Reading Pathways

READING PATHWAYS: David Mitchell

Reading Pathways is a regular Book Riot feature in which we suggest a three-book reading sequence for becoming acquainted with certain authors. Check out previous entries on Toni Morrison, Charles Dickens, John Steinbeck, and others.

Among the ways I’m grateful to have been introduced to David Mitchell’s novels, one is that I had no preconceptions when a friend slid Cloud Atlas across a table. The name wasn’t freighted with superlatives or comparisons, just two iambs. So I’m in favor of ignoring the hyperventilating back-cover blurbs and digging right in.

 

Black Swan Green

Thirteen months in the life of a thirteen-year-old boy, a poetry-writing preteen with a stammer. Stay with me. The narrator, Jason Taylor, unspools thirteen stories of his suburban life: a fracturing family, the social landmines of school, dealing with his “Hangman” speech impediment.

There are striking flashes of language surrounding common experiences, like arcade flirting or a first shave. There’s the boy who “eeled forward” to swipe a pack of cigarettes, a girl’s “gribbly nipple,” or a father’s “ironed-in frown.” The dialogue sounds completely genuine, especially in the parents’ sniping and the kids’ boasts and threats. The Falklands War starts and Jason sponges up news and excitement; within a few pages, in a believable about-face, he parrots his sister’s more cynical take. And there are realizations that sound familiar to us but keep the freshness of thirteen: “Time in the wood’s older than time in clocks, and truer.”

Sure, there are nostalgic references to Elvis Costello and Asteroids, but this runs far deeper than, say, Big Star’s song “Thirteen.” If you enjoy the style, you’ll be primed for the Cloudburst.

 

Cloud Atlas

A head-rushing nesting-doll of a novel. Its six stories enclose each other, moving from the past to the near-contemporary to a vividly imagined far future. I don’t think there’s any shame in reading the halves together. It’s dazzling however you experience it. Mitchell jumps from the journal of a prudish 19th-century lawyer on a Pacific voyage to the letters of a lusty 1930s composer to an interview with a cloned drone set hundreds of years from now. Black humor, chilling predictions, more than a few good intentions warped by circumstance—all galvanized by that essential storytelling hunger for what’s next.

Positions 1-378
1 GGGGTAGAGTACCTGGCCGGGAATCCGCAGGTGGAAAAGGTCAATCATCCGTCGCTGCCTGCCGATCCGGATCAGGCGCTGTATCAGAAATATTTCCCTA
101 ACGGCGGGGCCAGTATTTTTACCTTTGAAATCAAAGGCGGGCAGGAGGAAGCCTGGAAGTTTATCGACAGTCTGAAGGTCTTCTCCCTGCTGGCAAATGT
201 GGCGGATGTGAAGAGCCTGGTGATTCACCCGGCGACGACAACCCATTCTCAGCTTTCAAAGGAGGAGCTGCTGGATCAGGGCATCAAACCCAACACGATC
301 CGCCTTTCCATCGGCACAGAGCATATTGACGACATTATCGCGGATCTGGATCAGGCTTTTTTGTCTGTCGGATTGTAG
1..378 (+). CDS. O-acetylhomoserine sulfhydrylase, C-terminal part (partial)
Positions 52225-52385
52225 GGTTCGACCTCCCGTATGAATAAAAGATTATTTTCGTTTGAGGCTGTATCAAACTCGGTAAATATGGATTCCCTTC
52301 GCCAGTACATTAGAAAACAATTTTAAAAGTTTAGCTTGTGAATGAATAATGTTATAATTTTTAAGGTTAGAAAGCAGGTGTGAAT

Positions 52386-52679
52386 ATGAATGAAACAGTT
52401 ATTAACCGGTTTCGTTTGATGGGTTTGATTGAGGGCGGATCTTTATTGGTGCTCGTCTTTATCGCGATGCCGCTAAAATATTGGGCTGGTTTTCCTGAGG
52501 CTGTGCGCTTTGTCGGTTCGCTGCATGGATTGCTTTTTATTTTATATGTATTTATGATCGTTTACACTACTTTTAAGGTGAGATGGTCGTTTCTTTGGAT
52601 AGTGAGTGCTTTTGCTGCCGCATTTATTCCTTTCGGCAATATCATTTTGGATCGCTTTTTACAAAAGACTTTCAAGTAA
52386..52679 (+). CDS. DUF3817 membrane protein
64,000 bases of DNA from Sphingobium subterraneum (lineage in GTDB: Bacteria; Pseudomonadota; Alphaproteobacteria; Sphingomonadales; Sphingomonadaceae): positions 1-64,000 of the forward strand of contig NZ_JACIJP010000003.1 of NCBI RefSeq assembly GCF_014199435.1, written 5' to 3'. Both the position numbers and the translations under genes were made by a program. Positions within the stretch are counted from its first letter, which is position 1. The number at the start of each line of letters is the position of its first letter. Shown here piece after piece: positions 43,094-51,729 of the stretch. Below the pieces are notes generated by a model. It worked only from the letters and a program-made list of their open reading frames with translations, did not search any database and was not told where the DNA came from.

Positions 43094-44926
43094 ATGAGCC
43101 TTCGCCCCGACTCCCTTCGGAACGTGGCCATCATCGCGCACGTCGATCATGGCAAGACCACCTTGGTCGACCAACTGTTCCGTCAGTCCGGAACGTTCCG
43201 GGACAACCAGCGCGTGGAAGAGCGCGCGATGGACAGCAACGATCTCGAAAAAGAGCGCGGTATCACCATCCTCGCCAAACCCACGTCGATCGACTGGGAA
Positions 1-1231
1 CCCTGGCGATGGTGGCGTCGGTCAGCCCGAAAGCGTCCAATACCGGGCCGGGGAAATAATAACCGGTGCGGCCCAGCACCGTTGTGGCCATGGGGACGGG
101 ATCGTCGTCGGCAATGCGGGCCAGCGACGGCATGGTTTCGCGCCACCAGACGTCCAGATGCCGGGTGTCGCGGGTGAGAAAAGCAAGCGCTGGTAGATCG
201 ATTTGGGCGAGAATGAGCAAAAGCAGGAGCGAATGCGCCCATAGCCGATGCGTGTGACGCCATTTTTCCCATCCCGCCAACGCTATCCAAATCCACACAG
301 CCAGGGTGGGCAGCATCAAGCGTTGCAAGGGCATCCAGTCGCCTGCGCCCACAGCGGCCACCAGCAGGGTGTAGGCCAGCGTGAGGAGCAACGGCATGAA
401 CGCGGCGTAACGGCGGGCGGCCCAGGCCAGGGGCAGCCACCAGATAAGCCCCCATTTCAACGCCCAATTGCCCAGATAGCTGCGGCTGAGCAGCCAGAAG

Each tale sinks small hooks into the others, so inevitably you start looking for connections and clues. Enjoy them when you find them but you don’t need to hunt them down. “Is there such a thing as overreading?” Mitchell said in his Art of Fiction interview, claiming that of Cloud Atlas’s “echoes, eddies, and cross-references even its author possesses only an imperfect knowledge.”

How anyone thinks this book could be a film, though, is beyond me.

 

The Thousand Autumns of Jacob de Zoet

By now you may be thinking, “so what’s left? Mitchell’s done everything!” Not by a long shot. His most recent work could be described as a historic novel, set in a Dutch trading post at Nagasaki, Japan, at the turn of the nineteenth century. But as a more erudite friend described it: It’s an encounter narrative, and a captivity narrative, and a transformation narrative, and a tale of suspense, and a political narrative, and a romance…

Where Cloud Atlas segments its stories, Thousand Autumns blends them. Just when you settle into the rhythm of one narrative, the plot gusts you on to the next. There are tantalizing descriptions through the eyes of the title character, a Dutch clerk. De Zoet is keenly curious about the mostly forbidden world of Japan, so he notices everything from the smell of seaweed to the sound of insects, “tick, bore, ring; drill, prick, saw, sting.” He may also beat The English Patient’s Almálsy for Most Evocative Fruit Eater. The sheer beauty of the language carries into scenes of brutality, medical procedures, and childbirth, inducing squirming admiration.

In his previous books, Mitchell carried a thread or two between novels, as well as within novels. Characters and symbols resurface like slim coins turning up in your pockets or between cushions. Sometimes it’s comforting; sometimes it’s uncanny. This novel has no overt connections to the others, but the themes of power, predation, and otherness continue to amplify. And it has one of the most poignant final sentences I’ve ever read.

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How about the other David Mitchell fans out there—what do you think? I struggled with my favorite order of Cloud Atlas or Thousand Autumns; would you have reversed them?